Washer fluid in the brake fluid - Oops!

Man of Honour
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Hi, first of all, let me say this is not me, I'm not this stupid, as I know some of you like to come to that conclusion ;).

Right, a friend and work colleague of mine did something a little silly the other night. It was dark, and he was trying to fill up his washer water bottle under his bonnet. He'd never been under the bonnet of this car, and he found a cap and added some washer fluid to the container, only to be shocked to find the container fill up after only a few drops.

He then realised, all of a sudden, that it's actually not the water cap that he's been pouring it into, but the brake oil reservoir. He then proceeds to try and clean it out using kitchen roll to soak up the blue water of the fluid that had stayed at the top, until he started getting oil on the roll.

Now I've told him that this is can be very dangerous sticking the wrong stuff in his brake fluid, especially water, but he's so worried about how much it would cost to get his brakes bled, that he's still driving around.

Is it really that dangerous? Or could have get away with a tiny bit of this in his system? If it was me, I'd have gotten the system cleared out immediately.

The car is a 04 Nissan Micra by the way.

Cheers

Dave
 
Man of Honour
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I've just got to get him to understand how stupidly dangerous it could be, hopefully some more posts like that I can show him will sway him, as long as the car lasts til tomorrow, as he's driving to Leicester and back to Birmingham today. How much would a flush of the brake system cost at a garage?
 
Soldato
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What's the most important thing when driving?

STOPPING!

NEVER under any circumstance take silly risks over being able to promptly and safely stop.

Also, the washer fluid is quite corrosive stuff and will probably rot the brake lines if left in them.
 
Man of Honour
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When I see him tonight, I'll talk it into him as hard as possible, and if he turns round and says money is the problem, I'll give him the money, which he can pay back next year for all I care, as long as he gets it done ASAP.
 
Soldato
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As I understand it, it will get worse over time. If he uses the brakes a lot so they heat up, it might happen all at once and give him a shock. Handbrake and gears would be the best bet if that should happen

Maybe the brake fluid is more dense then water and he did get most of it out but tell him brake fluid has to be changed regularly anyway or it can cause much more expensive damage.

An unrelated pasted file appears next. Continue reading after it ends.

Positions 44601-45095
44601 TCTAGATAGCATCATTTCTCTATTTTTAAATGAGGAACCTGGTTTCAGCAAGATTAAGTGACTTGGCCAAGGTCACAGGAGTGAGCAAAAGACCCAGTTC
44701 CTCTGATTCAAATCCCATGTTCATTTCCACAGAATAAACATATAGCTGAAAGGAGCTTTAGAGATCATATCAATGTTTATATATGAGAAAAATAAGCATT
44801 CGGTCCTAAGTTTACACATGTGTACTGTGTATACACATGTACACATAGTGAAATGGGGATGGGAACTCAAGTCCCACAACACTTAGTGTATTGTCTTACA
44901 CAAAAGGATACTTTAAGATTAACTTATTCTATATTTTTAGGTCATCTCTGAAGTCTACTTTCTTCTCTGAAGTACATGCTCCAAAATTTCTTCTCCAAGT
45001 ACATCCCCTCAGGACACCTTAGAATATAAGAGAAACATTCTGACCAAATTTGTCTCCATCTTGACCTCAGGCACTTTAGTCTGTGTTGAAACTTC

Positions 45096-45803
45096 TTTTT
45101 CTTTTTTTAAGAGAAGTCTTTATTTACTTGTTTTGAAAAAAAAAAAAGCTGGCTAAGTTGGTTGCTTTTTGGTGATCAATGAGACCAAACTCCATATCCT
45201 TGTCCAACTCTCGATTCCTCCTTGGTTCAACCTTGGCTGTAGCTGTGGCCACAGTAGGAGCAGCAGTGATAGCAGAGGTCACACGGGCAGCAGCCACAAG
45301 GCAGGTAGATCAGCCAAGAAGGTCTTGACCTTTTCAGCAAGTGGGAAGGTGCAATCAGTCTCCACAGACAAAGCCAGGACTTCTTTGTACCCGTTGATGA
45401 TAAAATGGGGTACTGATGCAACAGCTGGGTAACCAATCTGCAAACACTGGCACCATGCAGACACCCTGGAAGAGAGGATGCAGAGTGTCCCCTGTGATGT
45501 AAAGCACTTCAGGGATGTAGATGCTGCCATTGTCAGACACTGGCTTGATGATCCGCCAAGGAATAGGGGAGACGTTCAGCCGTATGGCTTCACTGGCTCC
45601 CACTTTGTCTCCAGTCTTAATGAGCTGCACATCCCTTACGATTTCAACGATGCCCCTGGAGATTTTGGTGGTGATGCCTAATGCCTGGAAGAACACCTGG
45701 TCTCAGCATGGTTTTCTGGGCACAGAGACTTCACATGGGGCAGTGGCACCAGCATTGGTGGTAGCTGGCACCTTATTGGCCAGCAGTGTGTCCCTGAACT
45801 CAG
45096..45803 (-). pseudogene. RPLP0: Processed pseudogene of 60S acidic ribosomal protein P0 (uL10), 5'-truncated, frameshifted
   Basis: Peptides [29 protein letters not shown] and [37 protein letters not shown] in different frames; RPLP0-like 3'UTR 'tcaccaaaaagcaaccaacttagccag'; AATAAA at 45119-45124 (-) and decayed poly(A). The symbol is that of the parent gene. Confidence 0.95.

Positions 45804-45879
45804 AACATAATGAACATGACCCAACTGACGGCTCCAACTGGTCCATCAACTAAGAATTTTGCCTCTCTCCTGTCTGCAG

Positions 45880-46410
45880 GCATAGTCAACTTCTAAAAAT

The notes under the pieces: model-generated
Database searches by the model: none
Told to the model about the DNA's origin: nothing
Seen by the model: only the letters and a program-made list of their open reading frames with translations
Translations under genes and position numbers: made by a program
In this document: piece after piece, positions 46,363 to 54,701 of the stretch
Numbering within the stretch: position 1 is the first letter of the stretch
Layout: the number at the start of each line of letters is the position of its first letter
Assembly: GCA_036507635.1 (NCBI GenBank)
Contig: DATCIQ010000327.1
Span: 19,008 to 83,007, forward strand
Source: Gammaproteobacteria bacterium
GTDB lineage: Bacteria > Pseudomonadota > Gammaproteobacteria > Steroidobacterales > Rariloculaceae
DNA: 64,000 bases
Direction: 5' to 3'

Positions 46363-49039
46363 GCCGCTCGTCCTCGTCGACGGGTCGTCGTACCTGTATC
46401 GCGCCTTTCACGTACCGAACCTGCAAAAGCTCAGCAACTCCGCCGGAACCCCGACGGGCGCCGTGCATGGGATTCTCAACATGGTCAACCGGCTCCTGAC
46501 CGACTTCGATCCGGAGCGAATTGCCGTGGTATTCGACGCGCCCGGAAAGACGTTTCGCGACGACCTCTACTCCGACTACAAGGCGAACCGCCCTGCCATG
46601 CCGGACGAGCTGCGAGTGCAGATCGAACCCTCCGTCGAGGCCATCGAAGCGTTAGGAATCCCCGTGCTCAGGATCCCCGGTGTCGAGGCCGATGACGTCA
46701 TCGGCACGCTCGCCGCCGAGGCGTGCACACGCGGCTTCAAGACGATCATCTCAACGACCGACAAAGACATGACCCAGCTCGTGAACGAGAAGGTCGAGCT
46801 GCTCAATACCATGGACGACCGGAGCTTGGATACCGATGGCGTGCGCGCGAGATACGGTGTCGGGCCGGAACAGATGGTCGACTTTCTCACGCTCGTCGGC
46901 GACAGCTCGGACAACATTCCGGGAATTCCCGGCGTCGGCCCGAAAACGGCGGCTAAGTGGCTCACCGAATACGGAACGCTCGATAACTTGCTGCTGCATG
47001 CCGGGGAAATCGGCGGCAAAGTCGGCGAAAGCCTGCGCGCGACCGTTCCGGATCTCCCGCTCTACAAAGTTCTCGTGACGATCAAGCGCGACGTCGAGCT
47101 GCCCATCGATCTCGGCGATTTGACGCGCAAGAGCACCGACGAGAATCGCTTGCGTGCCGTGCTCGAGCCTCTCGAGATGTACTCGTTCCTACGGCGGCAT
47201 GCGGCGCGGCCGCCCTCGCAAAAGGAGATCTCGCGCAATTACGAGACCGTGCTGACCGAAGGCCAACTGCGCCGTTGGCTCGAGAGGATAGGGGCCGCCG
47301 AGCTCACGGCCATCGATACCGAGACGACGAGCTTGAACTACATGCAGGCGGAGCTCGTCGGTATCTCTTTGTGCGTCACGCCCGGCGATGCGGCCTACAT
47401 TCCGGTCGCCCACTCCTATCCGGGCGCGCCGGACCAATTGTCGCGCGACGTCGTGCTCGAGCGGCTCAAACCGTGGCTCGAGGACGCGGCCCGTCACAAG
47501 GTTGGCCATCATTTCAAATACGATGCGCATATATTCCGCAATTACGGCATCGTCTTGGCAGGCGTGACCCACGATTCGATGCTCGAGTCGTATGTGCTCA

The service schedule would show this.
Its like anti freeze, it wears out anyway so he might as well do it now.


Pricing tends to go by car size and a micra wont cost much.


There was a case recently where a man used cooking oil for brake fluid, it didnt end well
 
Soldato
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Break fluid is hydroscopic which means it absorbs moisture- which is why it made Tesla's skin on his hands peel.
If the break fluid absorbs too much moisture (through just being old, or in this case becoming contaminated with screenwash :rolleyes: :D ) then it will not retain its properties which make it ideal as 'break fluid' ie when it is put under compression (breaking force) is will go all spongey thus reducing breaking force... which is baaad mmmkay? :eek: :D
Or something like that.
Get your m8 to get the entire breaking system flushed out and refilled with new clean fluid, better out of pocket a little bit than dead.
 
Soldato
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I will get worse over a matter of seconds once it reaches temp.

He'll come off the brakes with the lower line pressure with the heat from the brakes the fluid will boil creating air bubbles and voids. Next time he pressed the brakes he will have to compress the bubbles before he gets any hydraulic pressure in system to work the brakes.... whether he can do this in the length of a pedal stroke is something I'd hate to found out.

Also the fluid may well be denser than the brake fluid meaning it will sink the the caliper where the heat is. Not good.

Replace brake fluid fluid and reflush again with fluid, take no chances with this one.
 
Caporegime
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Just an observation, but how does the brake fluid in the rest of the system get contaminated when only the resevoir was originally contaminated.

The fluid in the rest of the system should be fine and he will not have any problems with his brakes at all.

The brake system is not a circulation system there is no return feed from the calipers to the resevoir. The fluid just sits in the master cylinder, pipes, calipers/slave cylinders etc, getting moved back and forth as you press and then release the pedal.

Just empty out the resevoir and refill that with the same sort of brake fluid as he had before, as you cannot mix brake fluid types.

As I said just an observation, I am sure someone will tell me why that could not be done. :)
 
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